Microbiota: The life inside of you.

A living organism within a living organism,the bacterial community that co-exist with us in our gut is medically known as the Microbiota. A delicate ecosystem of bacteria and other life forms living inside your gut, essential to life itself, yet science still us learning the important this ecosystem and how it helps maintain the  balance between disease and health. For years we have blamed lifestyle and habits to explain the obesity and diabetes epidemic, but that theory is no longer valid. There are hundreds of peer reviewed scientific articles linking the consumption of environmental toxins specifically in our food and the destruction of the microbiota and the resulting impact in our health, One example  was published by senior research team at MIT in 2013 explaining the pathways that  the weedkiller Glyphosate (Roundup Weedkiller) present in our food is a potential cause of Obesity, Diabetes, Cancer, Multiple Sclerosis, Parkinson's Disease, Alzheimer's Disease, ADHD,  and Autism. You can download the whole article  here. 

 

Your food is poisoned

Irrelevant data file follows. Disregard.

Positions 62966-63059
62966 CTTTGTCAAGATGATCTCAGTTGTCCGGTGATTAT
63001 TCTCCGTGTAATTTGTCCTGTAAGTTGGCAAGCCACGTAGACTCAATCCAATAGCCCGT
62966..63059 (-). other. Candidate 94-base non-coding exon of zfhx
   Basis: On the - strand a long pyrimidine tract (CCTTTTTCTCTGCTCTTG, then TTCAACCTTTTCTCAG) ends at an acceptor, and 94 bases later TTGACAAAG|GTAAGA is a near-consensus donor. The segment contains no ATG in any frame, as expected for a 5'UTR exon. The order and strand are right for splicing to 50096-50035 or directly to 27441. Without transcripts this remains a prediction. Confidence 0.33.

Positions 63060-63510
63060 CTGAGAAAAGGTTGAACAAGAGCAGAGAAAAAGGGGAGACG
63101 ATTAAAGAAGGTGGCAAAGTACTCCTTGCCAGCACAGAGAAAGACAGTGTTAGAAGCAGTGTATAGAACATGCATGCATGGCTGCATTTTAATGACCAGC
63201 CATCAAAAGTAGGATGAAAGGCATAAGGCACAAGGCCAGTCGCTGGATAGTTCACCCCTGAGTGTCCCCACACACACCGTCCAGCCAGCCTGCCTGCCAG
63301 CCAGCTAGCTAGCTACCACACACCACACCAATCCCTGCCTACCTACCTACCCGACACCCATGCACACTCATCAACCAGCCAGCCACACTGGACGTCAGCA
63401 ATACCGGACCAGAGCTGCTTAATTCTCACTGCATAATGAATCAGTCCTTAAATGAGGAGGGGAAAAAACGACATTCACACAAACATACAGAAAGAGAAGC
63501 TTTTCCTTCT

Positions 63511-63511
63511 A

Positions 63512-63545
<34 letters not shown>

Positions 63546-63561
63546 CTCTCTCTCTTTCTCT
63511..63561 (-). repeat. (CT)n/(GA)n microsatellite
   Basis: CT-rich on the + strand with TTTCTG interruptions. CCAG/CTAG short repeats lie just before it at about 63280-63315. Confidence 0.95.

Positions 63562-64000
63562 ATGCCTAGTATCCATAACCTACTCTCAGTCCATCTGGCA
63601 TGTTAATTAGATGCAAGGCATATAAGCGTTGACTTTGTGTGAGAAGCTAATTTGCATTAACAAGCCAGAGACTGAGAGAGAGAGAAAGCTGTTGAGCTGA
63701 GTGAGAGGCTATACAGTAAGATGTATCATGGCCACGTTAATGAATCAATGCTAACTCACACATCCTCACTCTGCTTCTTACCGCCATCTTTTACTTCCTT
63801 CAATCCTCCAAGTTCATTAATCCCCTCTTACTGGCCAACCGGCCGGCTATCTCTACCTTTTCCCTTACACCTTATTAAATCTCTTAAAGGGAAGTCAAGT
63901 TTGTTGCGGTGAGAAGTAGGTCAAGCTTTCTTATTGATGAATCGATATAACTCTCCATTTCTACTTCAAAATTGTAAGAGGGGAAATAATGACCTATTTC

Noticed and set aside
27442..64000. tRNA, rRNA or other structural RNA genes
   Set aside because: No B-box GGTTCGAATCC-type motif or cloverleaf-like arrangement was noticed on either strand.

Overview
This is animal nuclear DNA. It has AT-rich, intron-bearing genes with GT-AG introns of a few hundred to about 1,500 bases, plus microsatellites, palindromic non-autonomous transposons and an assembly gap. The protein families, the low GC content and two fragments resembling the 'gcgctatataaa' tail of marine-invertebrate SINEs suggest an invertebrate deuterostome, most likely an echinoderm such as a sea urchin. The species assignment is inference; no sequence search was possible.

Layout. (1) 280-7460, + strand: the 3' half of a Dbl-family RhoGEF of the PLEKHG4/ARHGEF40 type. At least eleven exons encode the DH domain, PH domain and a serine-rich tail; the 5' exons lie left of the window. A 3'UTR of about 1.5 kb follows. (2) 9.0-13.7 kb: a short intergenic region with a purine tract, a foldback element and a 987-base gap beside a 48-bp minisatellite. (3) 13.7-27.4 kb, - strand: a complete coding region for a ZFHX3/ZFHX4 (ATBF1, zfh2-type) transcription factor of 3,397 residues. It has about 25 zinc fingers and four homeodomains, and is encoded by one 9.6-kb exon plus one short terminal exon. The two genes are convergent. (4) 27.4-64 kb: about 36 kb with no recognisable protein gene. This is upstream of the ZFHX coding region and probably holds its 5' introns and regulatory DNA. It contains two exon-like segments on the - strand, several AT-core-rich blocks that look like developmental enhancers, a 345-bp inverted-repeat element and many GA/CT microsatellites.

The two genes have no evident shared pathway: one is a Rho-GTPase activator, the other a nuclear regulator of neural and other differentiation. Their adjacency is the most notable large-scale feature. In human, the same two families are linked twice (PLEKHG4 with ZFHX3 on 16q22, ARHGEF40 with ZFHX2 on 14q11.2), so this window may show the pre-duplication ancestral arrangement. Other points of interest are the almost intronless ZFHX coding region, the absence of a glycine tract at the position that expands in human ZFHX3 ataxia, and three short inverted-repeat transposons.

GMO (Genetically Modified Organisms) is the first sign that your food has been sprayed with and absorbed toxic chemicals. The main reason Corn and Soy are genetically altered is so that they become resistant to a weed killer known as Roundup® These grains are sold at a premium to growers (commercially sold as Round-Up Ready Crops)  as they are easier to grow and produce higher tyields simply because they can be sprayed up to 20 ppm with the weed killer known as roundup. Since they are more expensive, no grower would pay a premium price for the genetically altered grain and then not spray it, right? USDA department reports that over 90% of the Corn and Soy grown in America is Genetically Modified thus it is always sprayed with round up. Roundup's active ingredient is Glyphosate, a derivative of Agent Orange from the Vietnam era. Its widespread use is justified by the label that reads "not toxic to humans", but as you read how the chemical works, it states it only interferes and kills plants and bacteria. Yes! The same bacteria living inside our gut essential to our well being. You will be surprised to know that mots fruits and vegetables have been sprayed with Roundup. Corn, Soy and Sugar Beets are all Genetically Modified Roundup ready crops and used to manufacture most processed foods. They are also the number one source of sweetness in processed foods.